Low-carbon buses to be trialled in Bristol during Green Capital year in bid to clean up city’s air pollution

January 9, 2015

Bristol is to become a test bed for hybrid buses that can automatically switch from diesel to electric power to reduce emissions in areas of the city with poor air quality.

The vehicles will be piloted on the city’s streets thanks to a £1m Government grant. The trial coincides with Bristol’s year as European Green Capital and strengthens Mayor George Ferguson’s ambition to make the city a laboratory for change in areas such as greentech.

The ‘geo-fence’ technology works by automatically switching diesel-electric hybrid vehicles to zero emissions via GPS when it enters a specific part the city.

The trigger zones will be set on the areas with poorer air quality and Bristol City Council will use the data collected to evaluate the benefits for the city environment along with the operational impacts for the bus service. The city has a relatively poor record on air quality with a number of areas above the European standard for pollution.

The funding was announced today by transport minister Baroness Kramer on a visit to Bristol. She said: “This ground-breaking trial will make a real difference in improving people’s lives in Bristol.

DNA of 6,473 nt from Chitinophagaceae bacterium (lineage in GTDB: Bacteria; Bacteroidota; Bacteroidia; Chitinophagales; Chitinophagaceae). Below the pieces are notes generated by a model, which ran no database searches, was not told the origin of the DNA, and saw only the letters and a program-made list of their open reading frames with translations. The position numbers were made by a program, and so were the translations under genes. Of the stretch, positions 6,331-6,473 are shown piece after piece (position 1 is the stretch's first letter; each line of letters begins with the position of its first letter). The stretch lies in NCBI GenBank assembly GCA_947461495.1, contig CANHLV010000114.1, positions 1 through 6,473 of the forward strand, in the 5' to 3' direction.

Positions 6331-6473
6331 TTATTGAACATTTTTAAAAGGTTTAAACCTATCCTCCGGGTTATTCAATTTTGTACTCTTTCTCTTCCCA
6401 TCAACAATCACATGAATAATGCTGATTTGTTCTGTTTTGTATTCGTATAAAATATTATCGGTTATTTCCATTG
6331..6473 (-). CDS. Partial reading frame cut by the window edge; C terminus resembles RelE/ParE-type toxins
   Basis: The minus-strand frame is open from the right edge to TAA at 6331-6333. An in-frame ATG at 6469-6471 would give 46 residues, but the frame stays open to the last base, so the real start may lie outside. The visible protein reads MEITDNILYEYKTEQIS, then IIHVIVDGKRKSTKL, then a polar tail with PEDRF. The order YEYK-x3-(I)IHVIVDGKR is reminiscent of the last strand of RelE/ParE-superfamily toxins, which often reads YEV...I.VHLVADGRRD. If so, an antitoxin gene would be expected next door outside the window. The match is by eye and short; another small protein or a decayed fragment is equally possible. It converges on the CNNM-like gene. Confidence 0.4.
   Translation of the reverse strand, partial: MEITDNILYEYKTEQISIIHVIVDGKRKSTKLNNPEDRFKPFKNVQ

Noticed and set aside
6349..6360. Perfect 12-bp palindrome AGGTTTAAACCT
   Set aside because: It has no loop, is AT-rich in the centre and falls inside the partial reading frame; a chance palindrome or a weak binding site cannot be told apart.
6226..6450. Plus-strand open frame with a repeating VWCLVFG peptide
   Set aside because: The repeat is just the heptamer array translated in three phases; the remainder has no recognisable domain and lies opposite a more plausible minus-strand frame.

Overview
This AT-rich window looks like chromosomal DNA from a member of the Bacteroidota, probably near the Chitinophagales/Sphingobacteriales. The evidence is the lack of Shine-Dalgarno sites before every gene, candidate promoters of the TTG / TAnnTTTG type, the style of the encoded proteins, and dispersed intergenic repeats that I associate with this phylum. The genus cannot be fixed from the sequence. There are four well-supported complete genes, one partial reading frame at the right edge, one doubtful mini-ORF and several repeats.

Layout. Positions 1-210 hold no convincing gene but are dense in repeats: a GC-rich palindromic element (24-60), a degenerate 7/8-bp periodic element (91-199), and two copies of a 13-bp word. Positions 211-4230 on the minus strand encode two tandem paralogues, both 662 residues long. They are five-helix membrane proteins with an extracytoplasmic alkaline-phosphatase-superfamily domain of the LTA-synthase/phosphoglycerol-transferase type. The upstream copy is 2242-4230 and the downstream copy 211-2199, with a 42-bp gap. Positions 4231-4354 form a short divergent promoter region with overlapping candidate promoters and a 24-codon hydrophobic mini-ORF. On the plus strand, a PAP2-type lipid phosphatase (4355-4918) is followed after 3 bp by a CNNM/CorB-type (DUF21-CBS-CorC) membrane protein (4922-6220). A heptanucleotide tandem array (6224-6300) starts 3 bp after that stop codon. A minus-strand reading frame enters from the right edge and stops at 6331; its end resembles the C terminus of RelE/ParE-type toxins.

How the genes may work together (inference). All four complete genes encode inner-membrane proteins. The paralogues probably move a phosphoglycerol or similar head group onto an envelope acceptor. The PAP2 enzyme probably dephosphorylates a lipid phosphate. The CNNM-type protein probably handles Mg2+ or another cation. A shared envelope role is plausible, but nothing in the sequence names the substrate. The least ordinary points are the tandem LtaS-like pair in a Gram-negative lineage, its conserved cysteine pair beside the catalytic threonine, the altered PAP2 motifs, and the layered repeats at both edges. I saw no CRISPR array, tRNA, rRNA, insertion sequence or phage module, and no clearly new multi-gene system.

“The funding will provide greener buses to help tackle poor air quality across the city.”

The funding forms part of the Government’s £58m Green Bus Fund, which, said Baroness Kramer, was putting almost 900 new low-carbon buses onto England’s roads.”

Mayor Ferguson added: “This is perfect timing for Bristol to test such advanced technology as we start our year as the UK’s first European Green Capital which is very much about the health of the city.  This ‘geo-fence’ technology will enable vehicles to recognise when they enter the areas of the city where we have the most significant air pollution problems and then switch to a green electric mode.

“We need to exploit these new technologies to help us reach a future where we can all enjoy cleaner air, and a healthier future where streets are no longer clogged with traffic, where public transport provides an affordable, quality alternative to the car, and it is increasingly attractive to walk and cycle. Air quality improvements improve health and bring a higher standard of living which will contribute further to Bristol’s reputation as the most liveable city in the UK.”

The £1mi grant from the green bus fund will be used to buy an unspecified number of hybrid buses with geo-fencing capability. The council will shortly launch a competition to select a bus operator in order start the trial before the end of the summer 2015. The exact area the buses will operate using the geo-fence technology is yet to be decided.

Parts of Bristol city centre and areas along its main arterial roads suffer poorer quality than the EU standards for nitrogen dioxide.

Bristol is also piloting driverless cars this year as part of the VENTURER project and is encouraging motorists to switch to electric cars by installing charging points across the city – by spring the city will have 100.

Transport minister Baroness Kramer with Andrew Garrard, left, chair of Bristol European Green Capital 2015, and Mayor of Bristol George Ferguson


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